BUILDING OF THE MUSE
From April 15th 2010 to June 11th 2010, on any given weekday from 6pm to 2am and on the weekends almost around the clock - people were renovating a sports bar into what they hoped would be a new type of nightlife space for people in Las Vegas. After loading in the equipment for DaVinci's pasta to the front room, the next two weeks were spent with a crew of 4 to 12 at any given time, stripping and degreasing a hawaiian bistro kitchen.
It was the dirtiest kitchen any of us had ever seen, and we went through 20 gallons of commercial grade degreaser. Any of the equipment left in the area had a quarter inch of solidified grease on it resembling more of a 'fruit roll up' consistancy after it was scraped off of the stainless steel.
That was the beginning...
Weekend helpers were in a mass reaching 20 on occassion, not for money but because they had a vested interested in what we were creating, or they were friends and family that believed we could do it.
We tore down fake brick walls to find holes behind them. We refinished walls, gutted the ceiling of hundreds of pounds of unused cables, replaced 30% of the tile in the venue (most of it being FRP), sanded anything wood in the area, created new walls and doors and rewired electrical systems. The bar was riddled with square holes where slot machines used to be and we had to create kick plates before putting a new top on it. The massive church doors took five people, three hours of holding, wiring, and bracing to mount. Then two days of tweaking to get massive doors to hang right.
Every other night we filled the back industrial dumpster (or two) to the brim with wood fragmants and renovation trash. We lived on cheap tacos and chipped in for soda because most all of the money we had went directly into a new bit of material we did not realise we needed until the problem presented itself to us.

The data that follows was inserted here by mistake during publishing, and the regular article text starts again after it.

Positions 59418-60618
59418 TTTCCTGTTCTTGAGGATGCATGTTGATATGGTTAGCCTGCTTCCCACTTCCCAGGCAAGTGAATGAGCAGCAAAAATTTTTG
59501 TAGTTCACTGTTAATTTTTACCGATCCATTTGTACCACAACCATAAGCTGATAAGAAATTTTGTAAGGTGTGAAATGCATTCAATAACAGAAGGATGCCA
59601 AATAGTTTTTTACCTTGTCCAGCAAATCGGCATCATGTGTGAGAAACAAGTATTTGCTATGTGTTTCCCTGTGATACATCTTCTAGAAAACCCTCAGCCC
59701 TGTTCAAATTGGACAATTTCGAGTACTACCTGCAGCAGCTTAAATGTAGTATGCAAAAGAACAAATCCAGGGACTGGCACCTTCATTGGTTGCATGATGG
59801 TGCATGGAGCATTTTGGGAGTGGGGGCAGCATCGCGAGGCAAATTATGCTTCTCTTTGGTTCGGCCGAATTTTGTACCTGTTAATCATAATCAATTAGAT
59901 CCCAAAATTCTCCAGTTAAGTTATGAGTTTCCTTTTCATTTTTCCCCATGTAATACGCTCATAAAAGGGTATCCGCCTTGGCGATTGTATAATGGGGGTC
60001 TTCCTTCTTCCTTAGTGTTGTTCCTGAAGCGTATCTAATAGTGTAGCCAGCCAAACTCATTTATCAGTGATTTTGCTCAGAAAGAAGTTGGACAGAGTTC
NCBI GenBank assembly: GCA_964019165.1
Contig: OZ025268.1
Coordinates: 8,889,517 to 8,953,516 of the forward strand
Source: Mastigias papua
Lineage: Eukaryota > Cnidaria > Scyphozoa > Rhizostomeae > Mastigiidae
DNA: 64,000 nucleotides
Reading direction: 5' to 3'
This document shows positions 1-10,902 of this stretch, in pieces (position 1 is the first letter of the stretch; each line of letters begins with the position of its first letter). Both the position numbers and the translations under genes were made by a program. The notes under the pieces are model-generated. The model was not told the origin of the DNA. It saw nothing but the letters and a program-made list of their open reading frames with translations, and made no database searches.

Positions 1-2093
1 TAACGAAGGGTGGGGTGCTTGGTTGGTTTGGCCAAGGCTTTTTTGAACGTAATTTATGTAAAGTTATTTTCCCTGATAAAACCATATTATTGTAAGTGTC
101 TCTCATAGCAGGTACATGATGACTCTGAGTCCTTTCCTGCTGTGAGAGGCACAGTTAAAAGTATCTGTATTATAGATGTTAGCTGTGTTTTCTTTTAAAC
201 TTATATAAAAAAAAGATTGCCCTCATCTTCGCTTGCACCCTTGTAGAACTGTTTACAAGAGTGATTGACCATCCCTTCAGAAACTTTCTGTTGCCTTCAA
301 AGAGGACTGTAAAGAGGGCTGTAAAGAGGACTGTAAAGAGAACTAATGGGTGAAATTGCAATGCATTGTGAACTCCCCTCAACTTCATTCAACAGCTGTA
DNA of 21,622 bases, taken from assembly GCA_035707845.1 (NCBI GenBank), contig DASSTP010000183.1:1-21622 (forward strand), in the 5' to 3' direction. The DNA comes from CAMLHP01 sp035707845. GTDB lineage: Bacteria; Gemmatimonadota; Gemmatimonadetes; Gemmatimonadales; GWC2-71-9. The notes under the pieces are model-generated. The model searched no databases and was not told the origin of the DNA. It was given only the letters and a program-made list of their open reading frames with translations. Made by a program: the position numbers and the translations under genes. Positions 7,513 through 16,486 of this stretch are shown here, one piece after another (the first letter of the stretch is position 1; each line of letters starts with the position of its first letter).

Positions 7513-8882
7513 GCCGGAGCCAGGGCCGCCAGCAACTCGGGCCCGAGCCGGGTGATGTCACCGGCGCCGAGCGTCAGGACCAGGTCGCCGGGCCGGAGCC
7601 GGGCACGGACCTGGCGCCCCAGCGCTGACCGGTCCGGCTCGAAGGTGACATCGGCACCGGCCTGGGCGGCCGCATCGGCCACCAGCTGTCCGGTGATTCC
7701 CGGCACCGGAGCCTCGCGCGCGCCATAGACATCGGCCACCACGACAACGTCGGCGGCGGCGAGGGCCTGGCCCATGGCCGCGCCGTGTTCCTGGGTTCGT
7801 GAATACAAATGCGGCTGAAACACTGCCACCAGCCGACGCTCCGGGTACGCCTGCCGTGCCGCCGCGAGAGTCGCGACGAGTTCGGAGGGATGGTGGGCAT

A DJ booth was created, as well as a stage, cage and a counter for the lounge. Ron Keopke helped with the mass of painting walls over the course of two weekends. Without his help we would have never opened in time. and the final step was laying black epoxy on the entire floor (which had to be swept four times that evening and mopped three times before we could lay the first coat).
During the weekdays, it was usually a crew of five people. The backbone of the buildout crew - Anthony Jones, Aaron Bataluer, Amanda Lane, Sarah Ross and Scud. In some ways we grew tired of those walls before we ever opened. It was only our goal that kept us moving through the mass of workload and chaos.
This is where Merik Badges come from, little statuses Anthony Jones would dole out to himself and a few others as we overcame each obstacle or learned a new skill. It was our way of laughing through it, and giving us achievments in small ways.
It was also a very inspired time. As money ran out, building materials found their way to us. As we only had enough money for building materials, a crate of gatorade, water and energy drinks fell right near our door. It felt as though we were supposed to finish, that it was all going to be ok - and it was.
It was an amazing time for many of us and not soon forgotten. It was the hard beginnings to a very special place. As in the words of Ron - It was an honor and a privilege. Thank you to everyone who ever shared a great moment with us in that place, supplied art for the walls, who met someone new or just enjoyed the ambience from a distance.
It was a hell of a ride.
Other notable helpers in the Muse's creation: Craig Titus, Tonya Ross, Sol McRann, Ed McRann, John Paul Dostal Sr, JP Dostal Jr,James Bruce, April McNulty, Barb Smith, Matt Zophiel, Maggie Reese, Heather Chandler... and if we missed you, let us know. We want to make sure you are on the list.